Eating a balanced diet and exercising daily may contribute to your health in the long run, but the single greatest risk facing young Americans has nothing to do medical complications. According to the Centers for Disease Control and Prevention (CDC), motor vehicle collisions are the leading cause of death among people in the United States who are up to 30 years old.
You can avoid causing a catastrophic crash by following the rules of the road and remaining alert, attentive, and sober when behind the wheel. Since you have no control over the other drivers around you, though, there are steps you should take to reduce the risk of sustaining serious injuries in the event of a collision. This includes:
- Sitting with your back against the seat and both feet firmly on the floor;
- Adjusting the headrest so it can support the head and neck adequately in a forceful impact; and
- Repositioning the seat so it is the optimum distance from the airbags for a person of your size.
Of course, none of the above tips are useful if you forget the single most important step for protecting yourself in the event of a wreck: putting on your seat belt. The CDC reports that more than half of all accident victims who sustain fatal injuries were not wearing a safety restraint at the time of the crash.
How Much Do Seat Belts Really Help?
At the end of the day, accident statistics indicate that seat belts save lives. Among front-seat passengers and drivers, for example, researchers have determined that wearing a proper safety restraint reduces the risk of serious injury by 50 percent and the risk of death by 45 percent. In 2015 alone, experts estimate seat belts saved nearly 14,000 lives, according to the CDC.
When it comes to seat belt use, young adults between the ages of 18 and 24 are less likely to wear safety restraints than older drivers and passengers. Additionally, men are less likely than women to wear seat belts when riding in a vehicle.
The Cost of Not Wearing a Seat Belt
When you fail to put on a safety restraint upon getting behind the wheel, you risk more than just your life in the event of a serious collision. Those who survive an impact despite being unrestrained also risk their financial security.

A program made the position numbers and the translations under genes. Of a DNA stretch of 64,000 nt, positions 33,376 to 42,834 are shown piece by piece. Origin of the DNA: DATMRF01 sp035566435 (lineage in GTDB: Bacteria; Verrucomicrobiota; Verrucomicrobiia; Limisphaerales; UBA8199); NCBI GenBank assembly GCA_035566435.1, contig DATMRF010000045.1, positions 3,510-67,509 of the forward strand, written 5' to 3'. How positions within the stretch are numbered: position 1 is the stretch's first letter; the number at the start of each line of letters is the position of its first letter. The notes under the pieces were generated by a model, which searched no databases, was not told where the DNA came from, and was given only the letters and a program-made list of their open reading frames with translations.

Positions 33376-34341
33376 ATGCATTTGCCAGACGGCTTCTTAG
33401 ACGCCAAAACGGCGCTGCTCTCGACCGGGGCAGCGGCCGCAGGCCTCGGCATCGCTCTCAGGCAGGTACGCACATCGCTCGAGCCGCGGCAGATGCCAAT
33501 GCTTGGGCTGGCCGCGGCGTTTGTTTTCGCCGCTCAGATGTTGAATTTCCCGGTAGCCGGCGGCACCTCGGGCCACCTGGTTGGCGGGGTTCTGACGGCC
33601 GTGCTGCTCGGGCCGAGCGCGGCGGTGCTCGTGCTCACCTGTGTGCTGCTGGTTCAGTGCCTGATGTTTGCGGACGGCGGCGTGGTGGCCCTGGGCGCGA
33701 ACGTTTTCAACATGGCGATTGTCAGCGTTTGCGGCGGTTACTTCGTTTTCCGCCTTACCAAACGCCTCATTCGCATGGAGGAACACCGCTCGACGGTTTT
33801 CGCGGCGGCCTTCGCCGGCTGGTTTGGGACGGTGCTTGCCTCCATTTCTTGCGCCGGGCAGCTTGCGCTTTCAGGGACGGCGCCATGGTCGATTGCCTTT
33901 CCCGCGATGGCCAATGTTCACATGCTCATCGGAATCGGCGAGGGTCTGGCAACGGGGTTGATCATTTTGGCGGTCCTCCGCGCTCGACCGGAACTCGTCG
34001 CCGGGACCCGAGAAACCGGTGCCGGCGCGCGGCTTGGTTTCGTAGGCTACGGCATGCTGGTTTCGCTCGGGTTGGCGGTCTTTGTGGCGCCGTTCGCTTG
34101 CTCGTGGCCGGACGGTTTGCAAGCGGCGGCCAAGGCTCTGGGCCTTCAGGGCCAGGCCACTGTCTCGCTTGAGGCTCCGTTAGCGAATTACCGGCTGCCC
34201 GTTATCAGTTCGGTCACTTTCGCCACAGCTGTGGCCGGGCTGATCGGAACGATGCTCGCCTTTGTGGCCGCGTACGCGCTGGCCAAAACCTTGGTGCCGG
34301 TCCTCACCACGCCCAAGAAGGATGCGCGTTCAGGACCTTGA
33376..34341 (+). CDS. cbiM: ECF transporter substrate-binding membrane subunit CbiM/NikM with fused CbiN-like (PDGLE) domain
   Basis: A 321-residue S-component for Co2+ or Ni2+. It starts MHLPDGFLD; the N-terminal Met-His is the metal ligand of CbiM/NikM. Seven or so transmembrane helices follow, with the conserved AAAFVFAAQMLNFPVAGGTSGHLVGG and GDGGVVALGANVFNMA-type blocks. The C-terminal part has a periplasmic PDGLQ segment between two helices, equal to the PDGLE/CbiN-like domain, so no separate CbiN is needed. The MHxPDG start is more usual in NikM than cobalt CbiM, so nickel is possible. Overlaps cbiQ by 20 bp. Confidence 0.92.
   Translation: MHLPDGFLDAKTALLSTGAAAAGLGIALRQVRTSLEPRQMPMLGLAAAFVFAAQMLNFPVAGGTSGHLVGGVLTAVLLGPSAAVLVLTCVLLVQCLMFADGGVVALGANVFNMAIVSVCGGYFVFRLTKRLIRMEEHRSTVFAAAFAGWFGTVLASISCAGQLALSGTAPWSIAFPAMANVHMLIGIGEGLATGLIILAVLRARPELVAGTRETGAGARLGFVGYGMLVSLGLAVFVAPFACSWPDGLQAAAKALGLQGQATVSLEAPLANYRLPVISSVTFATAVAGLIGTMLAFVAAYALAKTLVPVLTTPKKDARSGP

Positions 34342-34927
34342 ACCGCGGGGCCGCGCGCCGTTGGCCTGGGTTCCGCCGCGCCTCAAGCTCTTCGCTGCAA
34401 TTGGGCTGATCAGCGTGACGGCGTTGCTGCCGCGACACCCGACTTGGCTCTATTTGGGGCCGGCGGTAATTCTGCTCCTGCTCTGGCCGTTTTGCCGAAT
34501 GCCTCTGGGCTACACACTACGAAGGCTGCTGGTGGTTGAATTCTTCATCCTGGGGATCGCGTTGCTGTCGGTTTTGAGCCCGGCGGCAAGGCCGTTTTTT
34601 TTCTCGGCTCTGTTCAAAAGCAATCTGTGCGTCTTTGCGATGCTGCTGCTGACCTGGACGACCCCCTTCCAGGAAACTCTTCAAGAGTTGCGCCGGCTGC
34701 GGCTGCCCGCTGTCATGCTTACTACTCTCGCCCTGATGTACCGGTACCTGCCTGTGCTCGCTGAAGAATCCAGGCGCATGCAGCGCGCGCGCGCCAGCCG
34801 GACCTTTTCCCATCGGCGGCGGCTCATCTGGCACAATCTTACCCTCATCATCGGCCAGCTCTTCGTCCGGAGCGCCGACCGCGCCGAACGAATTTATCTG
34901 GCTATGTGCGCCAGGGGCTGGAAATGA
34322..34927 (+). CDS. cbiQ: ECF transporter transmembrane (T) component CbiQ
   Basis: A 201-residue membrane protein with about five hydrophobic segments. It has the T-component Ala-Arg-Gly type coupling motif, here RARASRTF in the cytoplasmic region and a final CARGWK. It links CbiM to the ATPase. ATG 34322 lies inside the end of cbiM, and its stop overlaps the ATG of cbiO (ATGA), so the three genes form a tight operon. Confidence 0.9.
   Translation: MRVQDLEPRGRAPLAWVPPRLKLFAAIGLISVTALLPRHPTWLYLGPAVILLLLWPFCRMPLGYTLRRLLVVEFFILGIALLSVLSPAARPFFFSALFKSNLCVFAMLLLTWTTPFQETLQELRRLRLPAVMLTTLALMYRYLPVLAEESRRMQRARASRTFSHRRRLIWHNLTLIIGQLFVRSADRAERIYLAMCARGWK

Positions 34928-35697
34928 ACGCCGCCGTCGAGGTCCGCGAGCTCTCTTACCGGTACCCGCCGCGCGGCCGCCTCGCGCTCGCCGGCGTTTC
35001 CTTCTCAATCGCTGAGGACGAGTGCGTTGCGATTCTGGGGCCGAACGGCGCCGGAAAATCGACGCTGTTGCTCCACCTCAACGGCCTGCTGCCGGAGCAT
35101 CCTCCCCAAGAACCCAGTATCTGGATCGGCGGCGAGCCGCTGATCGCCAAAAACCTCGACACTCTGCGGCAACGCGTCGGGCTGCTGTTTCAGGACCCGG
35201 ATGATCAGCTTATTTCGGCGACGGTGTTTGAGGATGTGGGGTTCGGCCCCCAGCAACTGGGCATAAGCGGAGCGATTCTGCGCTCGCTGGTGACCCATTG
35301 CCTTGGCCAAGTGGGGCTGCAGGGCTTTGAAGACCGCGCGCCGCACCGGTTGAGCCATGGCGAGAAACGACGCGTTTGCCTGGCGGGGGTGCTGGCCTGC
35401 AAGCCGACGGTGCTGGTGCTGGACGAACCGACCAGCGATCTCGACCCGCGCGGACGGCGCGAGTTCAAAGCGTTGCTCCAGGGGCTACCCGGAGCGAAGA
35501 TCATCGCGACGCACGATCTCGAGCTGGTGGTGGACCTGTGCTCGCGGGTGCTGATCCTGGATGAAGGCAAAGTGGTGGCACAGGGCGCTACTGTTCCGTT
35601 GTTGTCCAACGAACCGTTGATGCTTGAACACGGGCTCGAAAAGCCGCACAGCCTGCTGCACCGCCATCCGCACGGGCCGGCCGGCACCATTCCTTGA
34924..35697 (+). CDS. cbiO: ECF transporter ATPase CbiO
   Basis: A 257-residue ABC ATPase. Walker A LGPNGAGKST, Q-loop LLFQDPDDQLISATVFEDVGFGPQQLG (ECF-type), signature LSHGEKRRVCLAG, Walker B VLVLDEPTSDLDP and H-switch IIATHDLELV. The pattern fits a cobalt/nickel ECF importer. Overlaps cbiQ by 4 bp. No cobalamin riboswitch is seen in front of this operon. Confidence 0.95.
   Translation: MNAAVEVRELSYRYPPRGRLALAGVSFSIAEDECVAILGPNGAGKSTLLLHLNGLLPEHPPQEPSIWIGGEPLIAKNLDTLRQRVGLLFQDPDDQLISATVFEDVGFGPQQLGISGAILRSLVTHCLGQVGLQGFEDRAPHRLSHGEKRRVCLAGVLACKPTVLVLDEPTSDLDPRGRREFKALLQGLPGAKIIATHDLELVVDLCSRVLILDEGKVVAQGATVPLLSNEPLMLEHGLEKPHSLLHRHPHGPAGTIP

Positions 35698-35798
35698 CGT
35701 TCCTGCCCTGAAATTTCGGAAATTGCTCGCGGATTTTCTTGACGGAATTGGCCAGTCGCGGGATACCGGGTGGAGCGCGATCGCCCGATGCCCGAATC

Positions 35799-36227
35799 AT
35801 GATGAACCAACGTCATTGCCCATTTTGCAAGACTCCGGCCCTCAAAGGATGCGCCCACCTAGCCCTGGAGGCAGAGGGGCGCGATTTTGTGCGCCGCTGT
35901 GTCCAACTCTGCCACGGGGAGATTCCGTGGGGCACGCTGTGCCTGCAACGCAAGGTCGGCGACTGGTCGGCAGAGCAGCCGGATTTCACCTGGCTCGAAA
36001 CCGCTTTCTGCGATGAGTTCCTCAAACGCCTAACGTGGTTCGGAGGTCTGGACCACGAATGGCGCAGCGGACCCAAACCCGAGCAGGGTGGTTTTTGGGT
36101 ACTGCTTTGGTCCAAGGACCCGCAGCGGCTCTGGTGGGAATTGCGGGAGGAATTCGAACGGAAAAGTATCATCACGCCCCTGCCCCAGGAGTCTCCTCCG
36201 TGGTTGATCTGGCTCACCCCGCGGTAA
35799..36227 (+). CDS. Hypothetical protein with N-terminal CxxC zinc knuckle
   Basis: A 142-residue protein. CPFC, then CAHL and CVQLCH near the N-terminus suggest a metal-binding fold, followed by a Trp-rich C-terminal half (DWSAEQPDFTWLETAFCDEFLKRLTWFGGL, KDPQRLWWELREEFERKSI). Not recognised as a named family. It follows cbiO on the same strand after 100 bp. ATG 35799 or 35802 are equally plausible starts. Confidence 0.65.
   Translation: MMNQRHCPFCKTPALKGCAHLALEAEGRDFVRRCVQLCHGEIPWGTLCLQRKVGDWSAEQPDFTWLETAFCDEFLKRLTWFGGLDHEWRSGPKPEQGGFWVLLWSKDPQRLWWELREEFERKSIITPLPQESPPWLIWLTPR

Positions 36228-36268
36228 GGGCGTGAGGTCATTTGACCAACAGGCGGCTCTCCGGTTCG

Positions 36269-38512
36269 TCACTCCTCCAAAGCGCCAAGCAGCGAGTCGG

If you get hurt in a crash that was not your fault, you have the right to hold the liable party accountable for all the damages that you incur as a result; however, if you contributed to the severity of your injuries in some way—by not wearing a seat belt, for example—it could significantly reduce the amount of compensation to which you are entitled.
The precise formula varies by state, but in general, an accident victim’s final settlement will be reduced by the percentage that is proportionate to his or her liability for the damages. That means if the claimant was not wearing a seat belt and the car insurance adjuster can prove doing so would have minimized the damages considerably, the injured party will only be able to recover a fraction of the total costs that he or she incurred.
In an attempt to compel motorists to practice safe driving habits, every state has implemented some kind of seat belt law. According to the Governors Highway Safety Association, the only state without a primary or secondary seat belt law is New Hampshire; however, they still have a primary child safety law that applies to all drivers and passengers who are younger than 18.
You may not be able to avoid every motor vehicle collision, but you can protect yourself and loved ones in the event of a crash by buckling up every time you hop in the car. This will protect not only your health and safety in the event of a wreck but could also strengthen any subsequent injury claim.